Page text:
You Gotta Know When to Hold 'em, and Know When to Fold 'em

If the interview process really leaves you feeling weird about the organization, perhaps your subconscious is telling you something. Perhaps the job description is fine, but the environment just doesn't seem right. Listen to your subconscious! No matter how desperate you are, there will be other opportunities. A job, like a marriage, should not be entered into lightly.

In closing, consider the story of my friend Johannes's first job interview:

I was a young engineer, 24 years old, and I got this interview at an exciting start-up company in Silicon Valley. The company was privately held and employed maybe 60 people. I had a great set of interviews, and they seemed to really like me. But all through the process I asked each interviewer if I could meet the owner. None would answer me, and some looked really nervous about the question--I couldn't figure it out. Finally one of the guys I had talked to came in and said that the owner had a free moment and I could meet him. The owner, a guy in his late 50s, looked me up and down and asked how old I was. "24," I replied. "You don't have enough experience," he said with finality and turned back to his desk. I was stunned. The guy who led me in tried to make light of the comment, but after a few weeks I got a rejection letter. I was crushed.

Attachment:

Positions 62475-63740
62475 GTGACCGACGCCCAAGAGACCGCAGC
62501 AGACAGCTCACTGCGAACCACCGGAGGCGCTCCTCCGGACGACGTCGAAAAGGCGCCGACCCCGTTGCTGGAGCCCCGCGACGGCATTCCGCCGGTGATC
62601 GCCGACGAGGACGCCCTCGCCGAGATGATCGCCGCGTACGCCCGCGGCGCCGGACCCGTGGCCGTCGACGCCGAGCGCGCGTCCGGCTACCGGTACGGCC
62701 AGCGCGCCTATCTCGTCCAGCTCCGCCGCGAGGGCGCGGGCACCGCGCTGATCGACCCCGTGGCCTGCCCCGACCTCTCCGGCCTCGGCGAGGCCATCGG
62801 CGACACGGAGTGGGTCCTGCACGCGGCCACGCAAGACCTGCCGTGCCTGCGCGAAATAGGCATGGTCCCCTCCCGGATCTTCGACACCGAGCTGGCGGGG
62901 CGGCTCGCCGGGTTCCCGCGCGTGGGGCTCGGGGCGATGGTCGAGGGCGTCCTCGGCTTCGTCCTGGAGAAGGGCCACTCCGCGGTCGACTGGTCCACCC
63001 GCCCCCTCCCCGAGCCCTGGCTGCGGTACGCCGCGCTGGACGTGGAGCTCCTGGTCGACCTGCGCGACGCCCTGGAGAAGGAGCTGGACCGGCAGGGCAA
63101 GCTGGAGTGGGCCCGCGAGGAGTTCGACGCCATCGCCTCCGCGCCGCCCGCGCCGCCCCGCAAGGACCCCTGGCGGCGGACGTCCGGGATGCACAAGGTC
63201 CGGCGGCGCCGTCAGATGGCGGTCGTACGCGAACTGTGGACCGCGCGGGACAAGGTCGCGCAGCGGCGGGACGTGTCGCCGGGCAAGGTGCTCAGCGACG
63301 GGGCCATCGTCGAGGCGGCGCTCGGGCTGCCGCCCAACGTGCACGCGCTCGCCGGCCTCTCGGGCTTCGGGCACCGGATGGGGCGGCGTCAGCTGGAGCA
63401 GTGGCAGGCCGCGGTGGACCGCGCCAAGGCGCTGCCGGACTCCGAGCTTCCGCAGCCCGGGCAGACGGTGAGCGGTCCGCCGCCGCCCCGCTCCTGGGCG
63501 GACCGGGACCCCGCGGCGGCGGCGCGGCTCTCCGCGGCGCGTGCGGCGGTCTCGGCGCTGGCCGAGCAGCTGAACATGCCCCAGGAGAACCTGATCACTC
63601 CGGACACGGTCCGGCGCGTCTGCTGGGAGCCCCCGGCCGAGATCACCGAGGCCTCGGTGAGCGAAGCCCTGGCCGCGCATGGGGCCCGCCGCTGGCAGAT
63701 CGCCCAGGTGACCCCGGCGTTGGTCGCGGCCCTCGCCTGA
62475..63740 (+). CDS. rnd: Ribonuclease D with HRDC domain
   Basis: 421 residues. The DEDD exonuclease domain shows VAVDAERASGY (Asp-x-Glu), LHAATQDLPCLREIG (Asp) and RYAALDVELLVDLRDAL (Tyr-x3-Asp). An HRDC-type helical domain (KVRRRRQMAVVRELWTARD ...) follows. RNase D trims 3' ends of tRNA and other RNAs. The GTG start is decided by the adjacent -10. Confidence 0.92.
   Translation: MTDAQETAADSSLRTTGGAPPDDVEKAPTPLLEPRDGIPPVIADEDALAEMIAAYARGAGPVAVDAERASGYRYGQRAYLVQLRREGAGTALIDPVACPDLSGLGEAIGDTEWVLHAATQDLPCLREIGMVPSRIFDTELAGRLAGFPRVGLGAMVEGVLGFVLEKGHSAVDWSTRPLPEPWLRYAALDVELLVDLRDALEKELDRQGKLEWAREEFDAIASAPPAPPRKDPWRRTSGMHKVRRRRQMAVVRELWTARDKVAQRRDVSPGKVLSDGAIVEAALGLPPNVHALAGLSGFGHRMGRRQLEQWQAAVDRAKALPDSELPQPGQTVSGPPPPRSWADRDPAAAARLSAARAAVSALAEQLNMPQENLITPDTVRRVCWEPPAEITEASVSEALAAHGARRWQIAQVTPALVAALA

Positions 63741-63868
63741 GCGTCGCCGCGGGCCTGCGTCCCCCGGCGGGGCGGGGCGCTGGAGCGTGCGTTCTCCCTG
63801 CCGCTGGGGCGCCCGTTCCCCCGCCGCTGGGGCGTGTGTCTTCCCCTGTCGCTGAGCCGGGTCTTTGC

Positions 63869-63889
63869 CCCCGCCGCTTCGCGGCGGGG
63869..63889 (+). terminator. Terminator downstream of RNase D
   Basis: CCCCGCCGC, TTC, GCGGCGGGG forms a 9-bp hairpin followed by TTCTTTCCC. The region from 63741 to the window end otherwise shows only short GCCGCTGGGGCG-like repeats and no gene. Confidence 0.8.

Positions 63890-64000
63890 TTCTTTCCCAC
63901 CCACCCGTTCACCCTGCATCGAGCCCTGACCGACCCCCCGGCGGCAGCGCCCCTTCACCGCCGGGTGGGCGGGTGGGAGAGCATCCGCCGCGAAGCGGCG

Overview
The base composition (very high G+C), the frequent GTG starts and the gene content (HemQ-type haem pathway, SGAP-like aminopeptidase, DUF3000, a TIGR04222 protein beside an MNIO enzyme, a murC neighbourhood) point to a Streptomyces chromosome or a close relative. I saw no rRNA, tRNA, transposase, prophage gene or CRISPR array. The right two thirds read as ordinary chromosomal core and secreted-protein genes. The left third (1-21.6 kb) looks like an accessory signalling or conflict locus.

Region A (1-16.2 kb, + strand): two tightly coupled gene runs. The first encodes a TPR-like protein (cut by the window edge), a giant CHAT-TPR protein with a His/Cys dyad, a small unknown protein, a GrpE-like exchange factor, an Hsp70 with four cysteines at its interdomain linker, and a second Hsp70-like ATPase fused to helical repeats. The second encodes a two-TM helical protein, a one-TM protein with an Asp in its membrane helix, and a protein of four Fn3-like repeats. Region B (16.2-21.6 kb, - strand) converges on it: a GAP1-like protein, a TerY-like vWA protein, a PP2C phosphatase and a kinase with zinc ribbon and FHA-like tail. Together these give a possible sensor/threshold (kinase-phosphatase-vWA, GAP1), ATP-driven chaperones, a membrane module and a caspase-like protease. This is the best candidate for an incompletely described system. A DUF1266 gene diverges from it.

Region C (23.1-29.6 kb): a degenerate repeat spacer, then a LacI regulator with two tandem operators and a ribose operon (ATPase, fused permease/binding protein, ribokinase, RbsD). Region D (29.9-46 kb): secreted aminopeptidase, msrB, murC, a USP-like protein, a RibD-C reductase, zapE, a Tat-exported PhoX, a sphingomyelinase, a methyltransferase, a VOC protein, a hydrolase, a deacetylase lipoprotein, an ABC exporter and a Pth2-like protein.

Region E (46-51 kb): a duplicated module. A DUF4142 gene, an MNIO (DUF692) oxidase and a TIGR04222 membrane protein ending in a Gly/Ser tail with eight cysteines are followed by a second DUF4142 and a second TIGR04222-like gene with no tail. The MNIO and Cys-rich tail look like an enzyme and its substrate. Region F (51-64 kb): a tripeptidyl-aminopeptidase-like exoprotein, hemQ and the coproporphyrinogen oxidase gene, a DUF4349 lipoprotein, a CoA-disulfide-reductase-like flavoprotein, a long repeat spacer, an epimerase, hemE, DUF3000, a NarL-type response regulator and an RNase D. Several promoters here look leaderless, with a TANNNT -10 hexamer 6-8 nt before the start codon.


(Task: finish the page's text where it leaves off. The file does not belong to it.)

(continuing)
About 2 years later I saw the guy who had interviewed me and reintroduced myself. He remembered me! It turned out that he left the company 6 months after I had interviewed there. "The owner was a complete psycho," he explained. "He did nothing but run around and scream at people all day long. He set extraordinary goals, made promises to customers we didn't have any chance of keeping, and he made our lives hell. One woman had a nervous breakdown. You are the luckiest guy in the world. We were all ready to hire you until you insisted on meeting the owner!"

Peter Fiske

Peter Fiske is a Ph.D. scientist and co-founder of RAPT Industries, a technology company in Fremont, California. He is the author of Put Your Science to Work and co-author, with Dr. Geoff Davis, of a blog (at on science policy, economics, and educational initiatives that affect science employment. Fiske lives with his wife and two daughters in Oakland, California, and is a frequent lecturer on the subject of career development for scientists.